DUBAI: On the eve of COP28 Health Day, a new study on Saturday from London said one in 12 hospitals worldwide will be at high risk of total or partial shutdown from extreme weather events by the end of the century, which is a total of 16,245 hospitals. Among all the countries, India tops with over 5,000 hospitals at risk.
Ironically, as this paper reported earlier, India is not engaging in health talks at COP28 and didn’t sign the Declaration on Climate and Health released on Saturday. A total of 124 countries signed the declaration, according to an official document.
The health declaration helps countries scale up and mobilise investments in climate and health from domestic budgets, multilateral development banks, multilateral climate funds, health financing institutions, philanthropies, bilateral development agencies, and private sector actors.
“Also, encourage global finance providers, including development banks, to strengthen the synergies between their climate and health portfolios, and enhance their support for country-led projects and programs in the health-climate nexus. Not participating in these engagements, India is telling the world that the health of its citizens is not a priority,” a COP28 observer told this paper.
In the press conference on Saturday, COP28 Director-General Majid Al Suwaidi said for the first time a health day was being observed at the UNFCCC climate summit and “we will see new announcements on health climate finance programmes from countries. United action to scale and get ahead of disasters will be the focus.” Unfortunately, India will not be part of this engagement.
Meanwhile, the hospital study was done by a climate risk analysis organisation XDI that evaluated how continued emissions would affect flooding, sea-level rise, fire risk and storms at the locations of 200,000 hospitals.
In India, the proportion of hospitals at high risk of being shut down by extreme weather events would be 5.7% by 2050 and would affect almost 1 in 10 (9.6%) hospitals by the end of the century if emissions are high. India would be the country with, by far, the most hospitals at risk of damage from extreme weather events by 2100, with 5,120 hospitals at high risk. The number of hospitals analysed in India was 53,473, the highest among the 50 countries included in the study. Russia, with 13,596 hospitals, was the second, according to the report.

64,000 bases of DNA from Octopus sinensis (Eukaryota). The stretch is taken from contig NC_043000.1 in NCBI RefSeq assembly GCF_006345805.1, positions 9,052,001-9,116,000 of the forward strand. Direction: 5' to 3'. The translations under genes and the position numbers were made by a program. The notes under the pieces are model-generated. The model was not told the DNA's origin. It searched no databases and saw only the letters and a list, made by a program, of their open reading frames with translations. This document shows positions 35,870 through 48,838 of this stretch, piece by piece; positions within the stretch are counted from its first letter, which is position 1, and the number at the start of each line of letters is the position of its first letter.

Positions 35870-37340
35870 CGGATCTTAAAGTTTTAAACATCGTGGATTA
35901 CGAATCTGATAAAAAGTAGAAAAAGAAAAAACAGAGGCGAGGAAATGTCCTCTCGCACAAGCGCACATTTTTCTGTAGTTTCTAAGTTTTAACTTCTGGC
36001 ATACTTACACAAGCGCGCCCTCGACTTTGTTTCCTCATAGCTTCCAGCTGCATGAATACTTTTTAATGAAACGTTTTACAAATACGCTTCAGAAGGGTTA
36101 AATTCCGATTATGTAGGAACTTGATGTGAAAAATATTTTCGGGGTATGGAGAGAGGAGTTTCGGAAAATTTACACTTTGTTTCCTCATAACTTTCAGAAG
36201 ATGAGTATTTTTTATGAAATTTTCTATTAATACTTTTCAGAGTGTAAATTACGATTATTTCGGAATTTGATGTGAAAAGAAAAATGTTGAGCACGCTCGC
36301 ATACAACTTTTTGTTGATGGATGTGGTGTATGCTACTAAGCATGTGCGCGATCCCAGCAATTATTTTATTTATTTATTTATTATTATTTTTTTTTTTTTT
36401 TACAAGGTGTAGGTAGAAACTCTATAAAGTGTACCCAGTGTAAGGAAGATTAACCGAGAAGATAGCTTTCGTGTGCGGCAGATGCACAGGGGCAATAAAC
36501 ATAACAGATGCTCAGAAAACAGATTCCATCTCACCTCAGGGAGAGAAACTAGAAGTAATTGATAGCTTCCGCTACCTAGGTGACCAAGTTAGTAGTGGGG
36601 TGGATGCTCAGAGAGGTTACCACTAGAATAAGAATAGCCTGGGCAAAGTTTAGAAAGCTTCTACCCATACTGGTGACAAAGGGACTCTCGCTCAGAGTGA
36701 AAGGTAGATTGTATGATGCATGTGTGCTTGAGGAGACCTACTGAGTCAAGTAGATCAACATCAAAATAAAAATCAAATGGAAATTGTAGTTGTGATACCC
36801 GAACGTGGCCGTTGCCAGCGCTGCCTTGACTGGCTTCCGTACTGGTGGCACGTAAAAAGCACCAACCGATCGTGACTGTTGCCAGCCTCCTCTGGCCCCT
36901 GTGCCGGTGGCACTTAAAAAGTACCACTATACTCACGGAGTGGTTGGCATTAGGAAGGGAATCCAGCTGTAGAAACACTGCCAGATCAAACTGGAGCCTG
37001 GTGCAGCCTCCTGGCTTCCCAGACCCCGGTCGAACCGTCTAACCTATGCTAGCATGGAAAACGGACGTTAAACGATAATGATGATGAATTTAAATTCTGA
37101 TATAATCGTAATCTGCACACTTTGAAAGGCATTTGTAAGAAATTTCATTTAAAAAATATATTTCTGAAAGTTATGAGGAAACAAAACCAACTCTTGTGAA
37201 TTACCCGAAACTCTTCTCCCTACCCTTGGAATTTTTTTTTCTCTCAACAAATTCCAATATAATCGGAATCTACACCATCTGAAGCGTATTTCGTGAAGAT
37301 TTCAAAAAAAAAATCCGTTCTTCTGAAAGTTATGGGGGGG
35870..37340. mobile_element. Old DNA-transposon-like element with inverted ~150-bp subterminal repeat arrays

“Our analysis shows that without a rapid phase-out of fossil fuels, the risks to global health will be exacerbated further, as thousands of hospitals become unable to deliver services during crises,” said Dr Karl Mallon, Director of Science and Technology, XDI (Cross Dependency Initiative).
Of the 16,245 hospitals identified as high-risk, 71% (11,512) of them are in low and middle-income countries. Limiting global warming to 1.8 degrees Celsius with a rapid phase-out of fossil fuels would halve the damage risk to hospital infrastructure compared to a high emissions scenario. If emissions are high, the risk of damage to hospitals around the world from extreme weather will increase more than four-fold (311%) by the end of the century. In a low emissions scenario, this increase in risk is reduced to just 106%, the report said.
South East Asia has the highest percentage of hospitals at high risk of damage from extreme weather events in the world. With high emissions, almost 1 in 5 hospitals (18.4%) in South East Asia will be at high risk of total or partial shutdown by end of the century. Hospitals located on coastlines and near rivers are most at risk. Today, riverine and surface water flooding dominates the risk of damage to hospitals.